a couple of good things to report

     In this blog, I report a lot of bad things that are going on in our society and especially in the public schools in hopes that attempts can be made to better them.  But now and then there are good things to report!

     Something good to report: Chelsea Schilling of WorldNetDaily reported on February 16, 2009, that despite facing threats of disqualification, a 12-year-old girl took first place in a speech contest when she eloquently argued for the rights of unborn children – after an offended judge quit. The girl, a student at a Toronto school identified only as "Lia," said, "What if I told you that right now, someone was choosing if you were going to live or die?" the seventh-grader begins in a video recording of her speech on YouTube. "What if I told you that this choice wasn’t based on what you could or couldn’t do, what you’d done in the past or what you would do in the future? And what if I told you, you could do nothing about it? Fellow students and teachers, thousands of children are right now in that very situation. Someone is choosing without even knowing them whether they are going to live or die. That someone is their mother. And that choice is abortion." Despite Lia’s enthusiasm for her topic, her teacher "strongly encouraged" her to select a different one for her class presentation or she would be considered ineligible for an upcoming speech contest. "[S]everal teachers discouraged her from picking the topic of abortion; she was told it was ‘too big,’ ‘too mature’ and ‘too controversial,’" her mother wrote. "She was also told that if she went ahead with that topic, she would not be allowed to continue on in the speech competition." Lia’s mother continued, "Initially, I tried helping her find other topics to speak on, but, in the end, she was adamant. She just felt she wanted to continue with the topic of abortion. So she forfeited her chance to compete in order to speak on something she was passionate about." Lia’s teacher was so impressed by the speech that she allowed her student to advance as the winner. Lia presented her speech to judges in front of her entire school on Feb. 10. The school principal and teachers called Lia’s presentation the "obvious winner" – but the judges suddenly disqualified her the following day "because of the topic and her position on abortion," her mother said. Lia’s father later revealed that the judges had a "big disagreement." One was offended by the speech and voluntarily stepped down while the others reversed their earlier decision – declaring her the winner. It is always good to read of young people who stand up for their convictions!

     More good news to report: The Feb. 22-28, 2009, issue of American Profile magazine had an article "Lifting Our Language" about McKay Hatch, 15, of South Passadena, CA. It begins with a quote from McKay. "Words mean something. Words affect things. They’re not ‘just words.’" The sophomore at South Pasadena High School "has been on a crusade to lift our language since he insisted that his peers stop cussing in his presence five years ago." He said, "After a while I just couldn’t handle it anymore. I challenged my friends: ‘If you want to hang around me, I don’t want to hear cussing. They stopped, which I thought was really cool." The article continues, "That positive experience gave Hatch and idea. If his friends were up to the challenge–why not the rest of his classmates? In 2007, Hatch organized the No Cussing Club to encourage students to stop using foul language. By the start of the next school year, more than 120 students had joined." Senior Dominique Butler, 17, said, "Those words aren’t good to hear or be around. A lot of people who do cuss are trying to stop–especially when McKay comes around. They’ll say, ‘Oh, there’s the no-cussing kid!’" Also, Cary Inouye, a father of five in Canyon Country, CA, hopes reactions like that will spread. He joined the club too, along with his wife and children. Way to go, McKay!!!!! Like Abou Ben Adhem, "may his tribe increase."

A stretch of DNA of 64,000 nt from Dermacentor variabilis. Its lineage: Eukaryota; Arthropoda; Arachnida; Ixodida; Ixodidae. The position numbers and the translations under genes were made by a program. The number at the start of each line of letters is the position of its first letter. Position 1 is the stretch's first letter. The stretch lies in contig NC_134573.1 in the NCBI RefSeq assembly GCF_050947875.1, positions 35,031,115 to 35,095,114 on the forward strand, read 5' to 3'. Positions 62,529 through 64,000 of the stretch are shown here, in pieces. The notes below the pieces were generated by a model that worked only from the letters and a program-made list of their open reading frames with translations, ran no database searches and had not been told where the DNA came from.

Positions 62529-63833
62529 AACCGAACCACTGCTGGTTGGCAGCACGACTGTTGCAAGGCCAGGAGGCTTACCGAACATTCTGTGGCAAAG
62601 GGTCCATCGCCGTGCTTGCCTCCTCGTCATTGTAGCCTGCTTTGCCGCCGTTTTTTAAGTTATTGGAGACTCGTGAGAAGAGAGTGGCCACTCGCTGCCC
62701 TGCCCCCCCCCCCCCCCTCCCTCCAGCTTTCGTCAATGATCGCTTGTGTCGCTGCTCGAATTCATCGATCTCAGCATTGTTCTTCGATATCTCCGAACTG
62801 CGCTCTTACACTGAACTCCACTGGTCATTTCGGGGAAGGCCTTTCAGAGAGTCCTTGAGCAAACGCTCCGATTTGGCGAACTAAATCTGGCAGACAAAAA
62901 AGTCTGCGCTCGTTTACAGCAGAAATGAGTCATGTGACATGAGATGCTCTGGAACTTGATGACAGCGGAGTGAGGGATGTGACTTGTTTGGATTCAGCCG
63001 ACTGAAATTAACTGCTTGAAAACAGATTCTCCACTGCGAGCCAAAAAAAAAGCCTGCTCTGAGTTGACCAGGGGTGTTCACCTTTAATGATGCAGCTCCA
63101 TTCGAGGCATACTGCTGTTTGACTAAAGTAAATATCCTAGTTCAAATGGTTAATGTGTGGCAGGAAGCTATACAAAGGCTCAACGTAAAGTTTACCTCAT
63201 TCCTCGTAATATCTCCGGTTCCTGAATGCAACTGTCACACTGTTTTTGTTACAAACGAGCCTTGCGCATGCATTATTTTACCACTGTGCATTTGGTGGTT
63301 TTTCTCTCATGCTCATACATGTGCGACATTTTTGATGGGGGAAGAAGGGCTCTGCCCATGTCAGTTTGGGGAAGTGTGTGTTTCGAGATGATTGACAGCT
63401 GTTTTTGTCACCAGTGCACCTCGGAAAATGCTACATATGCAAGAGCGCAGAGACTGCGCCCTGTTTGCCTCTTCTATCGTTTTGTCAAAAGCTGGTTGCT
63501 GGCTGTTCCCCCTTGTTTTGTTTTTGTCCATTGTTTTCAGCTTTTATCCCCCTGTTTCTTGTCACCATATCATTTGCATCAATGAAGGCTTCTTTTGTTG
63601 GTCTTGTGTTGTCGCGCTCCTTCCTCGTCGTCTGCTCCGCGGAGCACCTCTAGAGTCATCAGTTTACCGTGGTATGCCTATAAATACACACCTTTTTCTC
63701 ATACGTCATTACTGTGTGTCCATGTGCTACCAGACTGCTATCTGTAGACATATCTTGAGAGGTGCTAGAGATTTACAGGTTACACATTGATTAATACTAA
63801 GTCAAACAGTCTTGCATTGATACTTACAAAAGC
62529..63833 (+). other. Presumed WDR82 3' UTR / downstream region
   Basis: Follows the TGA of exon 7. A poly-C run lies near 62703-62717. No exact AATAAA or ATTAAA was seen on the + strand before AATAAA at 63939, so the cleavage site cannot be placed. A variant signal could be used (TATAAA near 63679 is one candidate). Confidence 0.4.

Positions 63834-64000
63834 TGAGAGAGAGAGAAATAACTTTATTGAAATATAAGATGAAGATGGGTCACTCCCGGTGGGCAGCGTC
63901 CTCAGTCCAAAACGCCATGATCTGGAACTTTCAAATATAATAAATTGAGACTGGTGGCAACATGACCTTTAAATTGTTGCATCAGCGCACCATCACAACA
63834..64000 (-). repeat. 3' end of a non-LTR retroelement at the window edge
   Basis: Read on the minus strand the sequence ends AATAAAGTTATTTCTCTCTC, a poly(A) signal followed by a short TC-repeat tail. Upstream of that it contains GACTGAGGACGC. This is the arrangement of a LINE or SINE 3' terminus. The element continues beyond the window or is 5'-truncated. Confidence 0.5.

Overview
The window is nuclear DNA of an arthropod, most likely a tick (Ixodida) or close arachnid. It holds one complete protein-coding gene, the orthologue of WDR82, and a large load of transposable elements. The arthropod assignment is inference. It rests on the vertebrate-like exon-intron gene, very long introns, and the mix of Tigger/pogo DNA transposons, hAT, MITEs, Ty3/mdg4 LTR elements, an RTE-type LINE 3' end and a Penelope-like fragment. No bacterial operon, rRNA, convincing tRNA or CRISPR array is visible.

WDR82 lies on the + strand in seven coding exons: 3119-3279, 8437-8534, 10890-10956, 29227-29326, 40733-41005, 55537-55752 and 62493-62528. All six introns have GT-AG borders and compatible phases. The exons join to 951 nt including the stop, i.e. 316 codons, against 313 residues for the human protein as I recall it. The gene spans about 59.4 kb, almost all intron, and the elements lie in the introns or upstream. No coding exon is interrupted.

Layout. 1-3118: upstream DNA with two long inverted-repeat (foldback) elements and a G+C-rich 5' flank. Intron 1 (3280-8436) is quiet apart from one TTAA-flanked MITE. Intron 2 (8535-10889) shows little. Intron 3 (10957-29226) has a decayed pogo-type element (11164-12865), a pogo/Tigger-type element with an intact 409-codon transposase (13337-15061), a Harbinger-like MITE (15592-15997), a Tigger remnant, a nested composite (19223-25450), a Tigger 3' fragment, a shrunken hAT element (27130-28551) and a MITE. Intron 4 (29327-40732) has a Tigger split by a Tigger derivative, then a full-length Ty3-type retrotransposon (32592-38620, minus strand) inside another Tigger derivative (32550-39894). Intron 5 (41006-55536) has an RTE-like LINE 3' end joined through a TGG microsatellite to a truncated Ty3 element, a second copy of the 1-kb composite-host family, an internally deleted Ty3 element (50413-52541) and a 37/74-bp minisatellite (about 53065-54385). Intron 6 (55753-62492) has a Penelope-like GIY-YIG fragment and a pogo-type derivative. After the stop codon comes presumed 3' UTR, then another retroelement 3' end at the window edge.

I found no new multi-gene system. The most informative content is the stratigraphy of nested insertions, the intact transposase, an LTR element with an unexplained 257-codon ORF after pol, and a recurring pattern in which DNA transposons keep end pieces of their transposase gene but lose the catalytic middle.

a couple more interesting items, this time from Reader’s Digest

     Grammar: I have read responses on e-mail lists to questions about what is the best grammar program to use in which homeschooling parents said that grammar was unimportant and too much emphasis was placed on it. Well, each person is entitled to his own opinion, but the truth is that grammar relates to how we communicate, and that is a very important subject. Either we can communicate according to the established rules that everyone recognizes and thus speak or write so as to be best understood by all, or we can communicate according to our own little world of things and thus risk a greater likelihood of being misunderstood in our speaking or writing. Have you ever tried to read some modern text messages? Furthermore, most colleges have entrance requirements that demand English courses with substantial emphasis on grammar. Most likely, they have seen the messes that have appeared on entrance essays by many high school students, some of them "star pupils." With that in mind, I was especially interested in a Reader’s Digest article from the Mar., 2009, edition (pp. 22-23) about 28-year-old Jeff Deck, a self-styled "professional typo hunter and fixer," who goes around the country correcting mispellings, incorrect punctuation, and bad grammar on signs. The fellow may have gone a bit overboard when he corrected, without permission, womens’ (incorrect–if a plural does not end in s, the possessive is made by adding ‘s) to women’s on a Grand Canyon sign which had unfortunately been done in the 1930s by a celebrated architect. The National Park Service was not impressed. But I like his emphasis on trying to get things right ("Cars towed at owners expense"–possessive, should be owners’; billboard advising tourists to bring their "camera’s"–not possessive, no apostophe; "Express lane 12 items or less–less mass, fewer things).